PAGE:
I know what it's like to parent a child with depression and anxiety, and to feel helpless. When my 16-year-old son was in his late tweens/early teens, we went through a period where he was so low and so impulsive, that I worried he wouldn't live through it.
He tried to end his life a couple of times, with one attempt landing him in hospital for several weeks. I remember on that occasion a psychiatrist telling me my child had "an ambivalent relationship with living".
I still find it hard to type that phrase without tearing up.
As a single mum, I made it my job to keep my child alive. After he was released from hospital, I watched him like a hawk, never leaving him alone, and refusing to allow him to even be locked away in his room for more than an hour or so at a time.
School was instructed to call me straight away if he didn't show up to any of his classes, and at night, I would stare sleeplessly at the ceiling and listen for any noises that suggested he was up and about.
I had emergency numbers on my fridge, and a crisis plan for myriad courses of action my son may choose to take, if things got too much.
While all this was going on, I was also navigating my way through a bitter divorce, running two businesses, and trying to parent two younger children.
All through this experience, we were lucky enough to have a psychologist that my son was seeing regularly. It took her a while to gain my son's trust, and for him to open up to her, but eventually they formed a strong bond.
After we'd been seeing her for about a year, I remember having a moment alone with her in her office, close to tears, burnt out and exhausted from the relentlessness of parenting this desperately sad child on my own.
I told her all the things I was doing to keep my son alive. I said I was exhausted, that I didn't think I had much left to give, and that I had started to switch my feelings off just to cope.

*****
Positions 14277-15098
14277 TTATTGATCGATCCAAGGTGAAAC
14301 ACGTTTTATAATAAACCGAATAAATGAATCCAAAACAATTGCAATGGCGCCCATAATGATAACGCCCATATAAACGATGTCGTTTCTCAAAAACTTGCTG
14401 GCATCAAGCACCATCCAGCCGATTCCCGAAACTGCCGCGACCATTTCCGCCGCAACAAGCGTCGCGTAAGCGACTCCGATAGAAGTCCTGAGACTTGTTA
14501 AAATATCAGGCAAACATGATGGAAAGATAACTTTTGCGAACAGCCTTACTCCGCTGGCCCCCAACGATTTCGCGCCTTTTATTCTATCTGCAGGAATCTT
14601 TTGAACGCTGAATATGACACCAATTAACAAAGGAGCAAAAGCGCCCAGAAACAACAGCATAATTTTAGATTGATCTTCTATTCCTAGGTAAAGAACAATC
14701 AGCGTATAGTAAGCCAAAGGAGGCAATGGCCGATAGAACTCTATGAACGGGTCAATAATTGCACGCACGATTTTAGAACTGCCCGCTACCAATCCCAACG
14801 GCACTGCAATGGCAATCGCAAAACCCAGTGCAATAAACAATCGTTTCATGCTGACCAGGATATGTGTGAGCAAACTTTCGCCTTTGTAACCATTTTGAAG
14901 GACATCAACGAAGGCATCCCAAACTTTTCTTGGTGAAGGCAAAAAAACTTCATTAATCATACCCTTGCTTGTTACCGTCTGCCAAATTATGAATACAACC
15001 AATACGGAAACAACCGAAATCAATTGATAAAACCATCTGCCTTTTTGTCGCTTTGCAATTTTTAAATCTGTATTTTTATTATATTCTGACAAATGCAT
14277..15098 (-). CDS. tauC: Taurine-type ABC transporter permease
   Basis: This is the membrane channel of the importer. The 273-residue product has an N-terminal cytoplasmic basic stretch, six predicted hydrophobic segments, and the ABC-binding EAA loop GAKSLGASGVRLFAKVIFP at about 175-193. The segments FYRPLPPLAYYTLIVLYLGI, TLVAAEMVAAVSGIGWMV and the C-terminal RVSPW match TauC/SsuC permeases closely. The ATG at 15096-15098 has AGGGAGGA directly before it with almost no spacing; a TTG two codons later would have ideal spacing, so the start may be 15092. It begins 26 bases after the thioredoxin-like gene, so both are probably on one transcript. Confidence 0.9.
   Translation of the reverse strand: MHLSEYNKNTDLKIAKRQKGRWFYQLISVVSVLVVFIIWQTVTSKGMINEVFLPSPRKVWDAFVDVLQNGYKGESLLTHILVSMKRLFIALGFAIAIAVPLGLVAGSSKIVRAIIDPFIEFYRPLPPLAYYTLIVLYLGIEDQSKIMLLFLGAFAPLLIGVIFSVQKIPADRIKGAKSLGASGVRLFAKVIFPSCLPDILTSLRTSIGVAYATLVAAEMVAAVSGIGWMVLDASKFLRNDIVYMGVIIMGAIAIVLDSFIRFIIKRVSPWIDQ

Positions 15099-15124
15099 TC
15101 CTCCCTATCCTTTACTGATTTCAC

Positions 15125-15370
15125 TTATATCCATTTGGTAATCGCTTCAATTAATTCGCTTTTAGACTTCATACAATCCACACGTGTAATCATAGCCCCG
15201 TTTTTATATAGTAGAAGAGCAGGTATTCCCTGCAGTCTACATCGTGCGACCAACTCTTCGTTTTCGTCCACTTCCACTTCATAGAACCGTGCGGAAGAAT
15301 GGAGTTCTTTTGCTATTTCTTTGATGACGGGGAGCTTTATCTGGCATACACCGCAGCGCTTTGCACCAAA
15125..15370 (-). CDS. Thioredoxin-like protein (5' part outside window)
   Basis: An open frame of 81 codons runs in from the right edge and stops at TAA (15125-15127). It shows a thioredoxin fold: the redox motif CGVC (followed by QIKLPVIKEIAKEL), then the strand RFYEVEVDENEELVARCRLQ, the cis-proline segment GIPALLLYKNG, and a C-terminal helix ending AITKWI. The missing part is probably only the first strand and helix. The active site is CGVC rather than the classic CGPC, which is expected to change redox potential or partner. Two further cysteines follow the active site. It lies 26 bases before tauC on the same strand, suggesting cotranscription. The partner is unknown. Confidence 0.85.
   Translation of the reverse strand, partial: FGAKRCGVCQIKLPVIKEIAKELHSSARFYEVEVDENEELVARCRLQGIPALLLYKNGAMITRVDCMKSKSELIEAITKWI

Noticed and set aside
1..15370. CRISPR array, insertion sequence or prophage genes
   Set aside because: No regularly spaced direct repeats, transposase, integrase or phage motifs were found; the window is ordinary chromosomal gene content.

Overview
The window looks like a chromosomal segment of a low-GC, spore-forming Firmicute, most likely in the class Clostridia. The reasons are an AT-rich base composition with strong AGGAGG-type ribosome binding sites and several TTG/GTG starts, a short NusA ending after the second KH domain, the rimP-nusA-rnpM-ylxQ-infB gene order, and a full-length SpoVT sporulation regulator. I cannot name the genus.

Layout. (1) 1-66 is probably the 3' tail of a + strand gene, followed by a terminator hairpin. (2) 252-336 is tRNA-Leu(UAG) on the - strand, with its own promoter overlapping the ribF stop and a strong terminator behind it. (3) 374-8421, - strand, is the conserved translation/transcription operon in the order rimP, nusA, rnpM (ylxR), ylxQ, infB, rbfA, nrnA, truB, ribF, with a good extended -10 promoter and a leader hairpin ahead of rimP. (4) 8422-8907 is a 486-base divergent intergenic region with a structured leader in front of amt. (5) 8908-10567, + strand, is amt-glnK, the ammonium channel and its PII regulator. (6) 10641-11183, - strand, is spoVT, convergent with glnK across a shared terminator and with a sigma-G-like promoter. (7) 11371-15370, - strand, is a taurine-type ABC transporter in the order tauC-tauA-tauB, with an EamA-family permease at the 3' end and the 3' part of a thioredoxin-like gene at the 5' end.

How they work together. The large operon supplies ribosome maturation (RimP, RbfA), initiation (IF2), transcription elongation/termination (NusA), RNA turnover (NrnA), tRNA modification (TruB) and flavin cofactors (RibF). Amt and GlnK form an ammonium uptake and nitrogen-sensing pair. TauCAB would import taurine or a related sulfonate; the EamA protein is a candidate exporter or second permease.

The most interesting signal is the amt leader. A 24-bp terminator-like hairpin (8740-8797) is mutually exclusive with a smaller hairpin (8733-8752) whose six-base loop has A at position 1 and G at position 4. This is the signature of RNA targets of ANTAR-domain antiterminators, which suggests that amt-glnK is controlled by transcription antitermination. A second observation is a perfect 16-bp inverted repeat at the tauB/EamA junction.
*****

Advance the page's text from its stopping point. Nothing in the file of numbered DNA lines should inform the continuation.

That's when my son's psychologist gave me the greatest gift I could imagine.
She said that she was a trained and experienced mental health professional, and she was working with my son to help him to get better. She told me that if my son really wanted to hurt himself, there was nothing I or anyone else could do about it, but that she was working very hard to ensure that wouldn't happen.
"'I've got his mental health covered," she told me. "You just parent."
It was what I had no idea I needed, but being released from the pressure I felt to keep my son alive helped me to restore my rightful place in his life. I'd been trying to be everything, and to do everything – terrified that one wrong move would mean I could lose him.
But "you just parent" gave me permission to step back and just be mum, and to know I couldn't control everything.
That was a few years ago now, and my son is doing a whole lot better. He told me recently he loves life now, and he's so happy he stuck around. He's even thinking about studying psychology when he leaves school so he can help others who are struggling, and I think he'd be great at it.
The "you just parent" lesson is one that has stuck with me too. As I help my three kids navigate their way through life's challenges, I play to my strengths and call in the experts whenever I need to.
Being a parent doesn't have to be a lonely road. "Mum" is a role I think I'm pretty good at, but I'm calling on our village to help with the rest.